By Salvatore Cernuzio
Pope Francis greeted his 53 fellow Jesuits from all over Slovakia with a smile on Sunday evening, as he received them in the Apostolic Nunciature in Bratislava.
The encounter, with the members of the Society of Jesus of the local Church, is now a solid tradition of every Apostolic Journey.
The Pope listened to their questions, asked some himself, and encouraged their mission in an era of secularization and declining vocations. Never once did he appear tired, according to those present, despite the tour de force of the first day of a trip which, in 24 hours, saw him first in Budapest and then in Bratislava.
A family meeting
The encounter lasted about an hour and a half. “It went very well, in a serene atmosphere,” said Father Jozef Bartkovjak, head of the Slovakian section of Vatican News and correspondent in Bratislava, who was present at the appointment that he defined as “a family meeting.”
Although the Pope had not yet had dinner and had just finished a meeting with the Ecumenical Council of Churches, he “seemed quite fresh. He had already done several things, but he was fully present, he joked, he was lively. He gave us the impression as if we had gathered with a very dear friend, with whom it is a pleasure to be together. A person we know but did not know closely. We listened to his words and were able to tell him what we desire, what we do.”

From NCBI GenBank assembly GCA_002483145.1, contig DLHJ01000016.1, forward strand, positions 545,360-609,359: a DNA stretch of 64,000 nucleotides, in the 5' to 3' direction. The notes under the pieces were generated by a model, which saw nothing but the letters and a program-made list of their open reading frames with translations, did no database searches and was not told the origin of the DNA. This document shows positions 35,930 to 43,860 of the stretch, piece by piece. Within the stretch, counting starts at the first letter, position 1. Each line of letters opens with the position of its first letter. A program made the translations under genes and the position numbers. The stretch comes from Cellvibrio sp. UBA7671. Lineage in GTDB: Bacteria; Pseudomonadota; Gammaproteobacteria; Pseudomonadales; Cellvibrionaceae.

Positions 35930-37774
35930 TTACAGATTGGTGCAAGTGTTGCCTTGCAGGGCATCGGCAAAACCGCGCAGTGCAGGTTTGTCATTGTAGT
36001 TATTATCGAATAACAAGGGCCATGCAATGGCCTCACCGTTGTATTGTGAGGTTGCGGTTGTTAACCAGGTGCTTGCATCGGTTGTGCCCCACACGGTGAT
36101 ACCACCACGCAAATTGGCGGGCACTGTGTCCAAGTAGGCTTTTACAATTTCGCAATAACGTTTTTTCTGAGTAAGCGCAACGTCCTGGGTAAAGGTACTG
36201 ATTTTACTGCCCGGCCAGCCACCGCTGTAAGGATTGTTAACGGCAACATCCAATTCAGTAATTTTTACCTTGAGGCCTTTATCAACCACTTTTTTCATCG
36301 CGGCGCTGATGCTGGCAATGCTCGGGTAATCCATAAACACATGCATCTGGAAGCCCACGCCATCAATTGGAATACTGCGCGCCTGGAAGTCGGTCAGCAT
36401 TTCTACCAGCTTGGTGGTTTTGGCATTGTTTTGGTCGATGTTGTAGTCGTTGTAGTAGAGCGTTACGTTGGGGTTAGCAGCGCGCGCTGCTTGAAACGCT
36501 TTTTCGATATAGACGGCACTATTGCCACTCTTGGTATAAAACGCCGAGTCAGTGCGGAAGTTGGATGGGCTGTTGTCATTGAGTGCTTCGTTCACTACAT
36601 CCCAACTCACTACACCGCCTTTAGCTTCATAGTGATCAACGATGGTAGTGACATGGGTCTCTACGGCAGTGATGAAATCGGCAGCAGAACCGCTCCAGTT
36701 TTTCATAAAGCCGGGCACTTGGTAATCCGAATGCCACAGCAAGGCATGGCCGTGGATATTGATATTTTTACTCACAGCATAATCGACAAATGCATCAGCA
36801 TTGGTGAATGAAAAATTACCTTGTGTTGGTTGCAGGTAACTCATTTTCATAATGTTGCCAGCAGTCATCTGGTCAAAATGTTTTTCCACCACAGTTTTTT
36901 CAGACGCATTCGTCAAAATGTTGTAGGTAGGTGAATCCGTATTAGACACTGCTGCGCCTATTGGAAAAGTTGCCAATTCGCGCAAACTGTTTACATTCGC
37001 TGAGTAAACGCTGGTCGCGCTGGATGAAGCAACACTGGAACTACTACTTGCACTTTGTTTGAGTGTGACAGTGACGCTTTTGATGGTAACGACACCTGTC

Encouragement in the mission
The Pope strongly encouraged the 53 Jesuits (there are 80 Jesuits in total throughout Slovakia) to continue their mission in the country, which includes various apostolates, with particular emphasis on education and training, a theological faculty and two houses for spiritual exercises, which remained active even during the dark decades of the communist regime.
His encouragement is much needed in today’s difficult times, marked by the Covid-19 pandemic, but also by the secularization that permeates all of Europe, and the decline in population and vocations.
“It’s something we suffer a lot from… In the past,” explained Father Jozef, “in the underground Church during the communist regime, the Jesuits carried out formation for new members, almost a hidden novitiate. This made it possible that our Province never skipped a generation; every year was covered, even during communism.”
Now there are new challenges ahead, but, according to the religious priest, “having such encouragement from the Pope helped, since he really made us feel his presence, and appreciated what we do despite the difficulties, helping us not to lose heart.”
“In fact, every Jesuit,” Father Jozef said, “who connects his vocation to that of the Successor of Peter has felt our identity strengthened. Being close to the Pope and not feeling any restraint was like a caress.”
Questions and answers
What made the visit even more free and familiar was certainly the confidential nature of the meeting. It took place behind closed doors and without the presence of the media.
The content of the encounter was not revealed by any participant, though several commented on the Pope’s state of mind.
“As I’ve said, it was all very spontaneous,” said Father Jozef. “Several questions emerged from the Jesuits present but also from the Holy Father. We were able to talk about anything, very freely.”
The appointment ended with a group photo, and while “the Holy Father seemed satisfied,” the Jesuits said they were “100% satisfied, in fact, 200% satisfied.”